To hear the difference distance makes, visit the Schoeps showroom site - Schoeps Microphone Showroom - and click on the demo of spoken word recordings. The Mk41 is a hyper like the Blueline and you can hear it in a recording studio situation at several different distances out to 6 feet away from the speaker. You can definitely hear what increasing distance does. While it sounds really good even at 6 feet, it's in an ideal recording scenario, far better than what you're going to be working in. Listening to the various recordings will give you a good idea of how distance effects sound.
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Old May 5th, 2009, 10:37 AM   #14
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Well the new mic got here yesterday as well as the Rode SM3 mount. The juicedlink is sitting in its box here as well. As soon as I get a chance to figure out what settings to make on the camera and Juicedlink I will try some sample shoots to see how it does.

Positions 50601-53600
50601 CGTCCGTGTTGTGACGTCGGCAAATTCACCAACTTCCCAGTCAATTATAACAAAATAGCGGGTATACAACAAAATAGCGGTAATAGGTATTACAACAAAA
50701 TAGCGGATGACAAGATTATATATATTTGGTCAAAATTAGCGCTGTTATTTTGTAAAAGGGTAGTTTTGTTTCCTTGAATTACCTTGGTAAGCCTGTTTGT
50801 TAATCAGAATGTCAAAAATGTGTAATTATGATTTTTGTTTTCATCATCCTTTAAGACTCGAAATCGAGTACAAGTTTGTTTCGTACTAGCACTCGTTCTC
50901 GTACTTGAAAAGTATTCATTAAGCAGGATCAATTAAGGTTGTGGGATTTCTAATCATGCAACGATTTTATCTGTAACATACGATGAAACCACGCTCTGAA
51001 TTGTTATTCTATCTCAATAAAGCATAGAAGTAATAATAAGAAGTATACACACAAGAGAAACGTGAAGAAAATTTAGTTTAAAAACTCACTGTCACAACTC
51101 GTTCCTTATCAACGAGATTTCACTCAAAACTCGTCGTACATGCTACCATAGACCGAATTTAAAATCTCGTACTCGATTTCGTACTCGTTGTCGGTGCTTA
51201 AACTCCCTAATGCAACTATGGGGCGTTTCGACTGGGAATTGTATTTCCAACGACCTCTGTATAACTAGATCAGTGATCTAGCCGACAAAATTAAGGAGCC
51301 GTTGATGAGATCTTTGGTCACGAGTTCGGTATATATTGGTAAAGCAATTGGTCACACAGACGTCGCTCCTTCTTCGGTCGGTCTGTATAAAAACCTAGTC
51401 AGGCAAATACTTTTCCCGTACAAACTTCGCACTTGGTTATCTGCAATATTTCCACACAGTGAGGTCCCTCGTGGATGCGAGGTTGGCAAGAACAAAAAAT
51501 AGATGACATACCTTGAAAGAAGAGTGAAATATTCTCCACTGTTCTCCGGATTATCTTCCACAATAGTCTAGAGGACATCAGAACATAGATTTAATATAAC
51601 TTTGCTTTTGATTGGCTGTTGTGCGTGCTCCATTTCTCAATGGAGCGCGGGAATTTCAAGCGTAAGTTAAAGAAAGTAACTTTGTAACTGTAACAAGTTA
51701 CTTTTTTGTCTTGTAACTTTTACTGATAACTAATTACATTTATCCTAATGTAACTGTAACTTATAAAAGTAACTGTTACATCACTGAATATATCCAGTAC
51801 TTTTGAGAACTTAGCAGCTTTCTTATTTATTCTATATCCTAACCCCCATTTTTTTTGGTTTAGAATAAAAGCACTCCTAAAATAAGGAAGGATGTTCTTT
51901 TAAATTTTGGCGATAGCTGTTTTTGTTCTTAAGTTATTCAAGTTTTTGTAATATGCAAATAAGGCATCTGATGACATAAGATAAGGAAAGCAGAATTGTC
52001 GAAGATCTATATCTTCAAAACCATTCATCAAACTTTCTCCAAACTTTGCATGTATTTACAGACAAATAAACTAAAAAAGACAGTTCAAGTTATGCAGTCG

I have to figure out a mount for a boompole. Any low cost suggestions for this?

Thanks for all the advice so far.

Bill
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Old May 5th, 2009, 11:14 AM   #15
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Originally Posted by William Wilson View Post
Well the new mic got here yesterday as well as the Rode SM3 mount. The juicedlink is sitting in its box here as well. As soon as I get a chance to figure out what settings to make on the camera and Juicedlink I will try some sample shoots to see how it does.

I have to figure out a mount for a boompole. Any low cost suggestions for this?

Thanks for all the advice so far.

Bill